Last week, we examined the basic authentication factors used to validate the identity of a user and their respective strengths and weaknesses. Now we will take a look at some considerations you need to take into account when using them in a multi-factor authentication system.
What is multi-factor authentication?
As its name implies, it's the use of two or more different authentication factors to verify the identity of the user. Two-factor authentication is the best known implementation, involving exactly two factors. The classic example of two-factor authentication is the ATM card and PIN number combination. It uses "something you have" (the card) and "something you know" (the PIN number). It's important to note that the factors used must be independent from one another to be considered "true" multi-factor authentication. For example, asking a user for multiple codes from a token does not constitute a multi-factor solution, as it is just using a single factor (the token) multiple times.
Multi-factor authentication reduces risk by involving separate types of factors that would require an attacker to use different methods of attack, making a breach more difficult to succeed. There are several things to consider when using multi-factor authentication effectively.
The first consideration is cost. Besides the direct costs of purchasing and licensing, there can be other hidden costs involved. For example, you might need to take into account the cost of distributing hardware (tokens, smart cards or biometric readers) or the logistical costs involved in the biometric enrollment process. Support costs must also be taken into account, because it is very likely that there will be an increase of support calls, even after the initial deployment.
Evaluating the costs of your intended solution will help prevent situations where the cost exceeds the value you're getting. This is true in organizations that do not have a proper risk assessment and therefore are not clear on what their most important data or assets are or where it resides. Of course, there are also scenarios where you just have to accept the costs as normal operating cost, especially in highly regulated industries such as financial institutions.
This consideration could also easily be called "user resistance". Take for example the resistance some users have to biometric scanning of any kind. Another example is when users balk at being issued bulky hardware tokens or when being asked to perform steps that disrupt their daily routine. Some of these objections can be addressed with a proper governance policy; others issues may need a bit of evangelizing in order to address them or change user perceptions.
You must also be clear on who are the intended users of the solution, their level of technical expertise, and the type of software and hardware they might be using. For instance, internal users will probably be using standard hardware and software provided by your organization, so that can help in your planning and narrow down a specific solution that can take advantage of what you already have. Conversely, if the users are external to the organization, you may not have a complete picture of their hardware and software setups, so you will have to look for a solution that can be used in a wider variety of platforms.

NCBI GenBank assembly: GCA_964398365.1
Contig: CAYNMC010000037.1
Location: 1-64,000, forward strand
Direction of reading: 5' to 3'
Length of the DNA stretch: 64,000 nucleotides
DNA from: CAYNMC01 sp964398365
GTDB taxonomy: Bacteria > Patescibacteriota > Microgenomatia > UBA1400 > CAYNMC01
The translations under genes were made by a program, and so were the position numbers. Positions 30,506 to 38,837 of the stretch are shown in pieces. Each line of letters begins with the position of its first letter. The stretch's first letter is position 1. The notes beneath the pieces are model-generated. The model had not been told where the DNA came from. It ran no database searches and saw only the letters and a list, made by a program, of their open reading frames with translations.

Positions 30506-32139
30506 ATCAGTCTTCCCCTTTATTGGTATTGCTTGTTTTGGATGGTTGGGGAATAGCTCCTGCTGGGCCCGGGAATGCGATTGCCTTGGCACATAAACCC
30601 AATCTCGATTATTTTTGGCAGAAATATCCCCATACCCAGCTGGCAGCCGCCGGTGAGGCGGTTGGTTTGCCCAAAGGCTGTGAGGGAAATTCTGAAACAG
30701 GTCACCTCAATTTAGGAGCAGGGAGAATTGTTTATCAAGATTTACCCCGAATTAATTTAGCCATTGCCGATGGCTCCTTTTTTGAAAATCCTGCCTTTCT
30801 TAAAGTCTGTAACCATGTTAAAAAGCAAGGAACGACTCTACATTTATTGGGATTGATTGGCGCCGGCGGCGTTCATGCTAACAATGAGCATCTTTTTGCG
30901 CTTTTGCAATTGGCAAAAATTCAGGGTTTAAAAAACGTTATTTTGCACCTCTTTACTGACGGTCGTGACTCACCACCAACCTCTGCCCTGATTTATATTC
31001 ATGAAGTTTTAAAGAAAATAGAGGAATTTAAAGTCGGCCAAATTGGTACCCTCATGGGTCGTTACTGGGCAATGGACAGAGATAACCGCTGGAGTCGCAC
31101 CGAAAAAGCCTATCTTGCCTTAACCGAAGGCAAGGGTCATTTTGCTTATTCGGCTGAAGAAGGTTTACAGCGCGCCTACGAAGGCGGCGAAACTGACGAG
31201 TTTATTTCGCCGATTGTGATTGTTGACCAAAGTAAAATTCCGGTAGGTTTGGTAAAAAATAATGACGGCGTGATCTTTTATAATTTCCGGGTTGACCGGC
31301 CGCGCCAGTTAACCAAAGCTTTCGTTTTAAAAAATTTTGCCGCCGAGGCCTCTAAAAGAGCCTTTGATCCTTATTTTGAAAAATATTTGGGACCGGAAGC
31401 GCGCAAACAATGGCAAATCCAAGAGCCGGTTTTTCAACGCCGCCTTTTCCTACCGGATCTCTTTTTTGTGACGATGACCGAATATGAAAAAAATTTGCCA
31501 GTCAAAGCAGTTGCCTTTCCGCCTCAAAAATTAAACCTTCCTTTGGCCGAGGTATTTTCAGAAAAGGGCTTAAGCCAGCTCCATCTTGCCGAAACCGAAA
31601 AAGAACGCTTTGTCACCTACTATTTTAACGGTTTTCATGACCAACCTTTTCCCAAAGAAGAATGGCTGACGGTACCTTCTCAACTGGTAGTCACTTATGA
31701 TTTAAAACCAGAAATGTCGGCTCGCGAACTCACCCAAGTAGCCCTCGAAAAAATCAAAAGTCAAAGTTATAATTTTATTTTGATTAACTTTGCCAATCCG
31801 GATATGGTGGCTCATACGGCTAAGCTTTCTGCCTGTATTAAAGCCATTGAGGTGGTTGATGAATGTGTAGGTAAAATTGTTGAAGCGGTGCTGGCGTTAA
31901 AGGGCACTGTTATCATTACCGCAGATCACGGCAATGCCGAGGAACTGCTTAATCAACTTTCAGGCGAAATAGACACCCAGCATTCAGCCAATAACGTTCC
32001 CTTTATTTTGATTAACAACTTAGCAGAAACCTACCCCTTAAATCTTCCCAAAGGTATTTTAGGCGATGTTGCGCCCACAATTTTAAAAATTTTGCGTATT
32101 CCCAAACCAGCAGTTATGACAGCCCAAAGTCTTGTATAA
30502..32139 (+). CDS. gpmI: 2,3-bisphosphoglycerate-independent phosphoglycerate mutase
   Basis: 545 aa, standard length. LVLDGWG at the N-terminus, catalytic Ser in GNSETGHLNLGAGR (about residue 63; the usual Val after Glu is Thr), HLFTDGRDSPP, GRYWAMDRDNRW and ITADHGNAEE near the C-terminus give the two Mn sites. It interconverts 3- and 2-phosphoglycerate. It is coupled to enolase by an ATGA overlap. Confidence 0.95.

Before the initial deployment, the day to day supporting processes should be in place to ensure user satisfaction. Take, for example, that by including a "something the user knows" factor into your solution, you are not eliminating the problem of users forgetting their passwords or PIN code, therefore you must have a process in place for resetting users' passwords. Other processes will be needed, but they will depend on the selected authentication factors. Here are some that you may need to consider:
- The revocation of tokens or certificates.
- Reporting loss or theft and the subsequent actions.
- Replacement procedures in case of damage or failure.
Also, be careful of providing backdoors to bypass your authentication system. It might be tempting to have a backdoor "just in case", but it could end up becoming a case of locking the front door and leaving the backdoor open (pun fully intended).
It might sound a bit redundant to check the security of your solution to increase authentication security, but it is important to verify that you are not simply shifting the location of the weak link. There are products that store credentials in plain text, either in a token or a smart card or in the backend servers. This could be especially dangerous for biometric data, because, as we discussed previously, it is very difficult to change in case of a compromise.
Your mileage may vary
There are many different scenarios in which you can apply a multi-factor authentication system, and many more combinations of the different factors, but hopefully this guide can help you in designing an effective solution for your needs.
I am a technology specialist with over 10 years of experience performing a variety of corporate IT functions, including desktop and server operations, application development, and database administration. My latest role is in information security, focusing on multiple areas including log management and security incident investigation and response.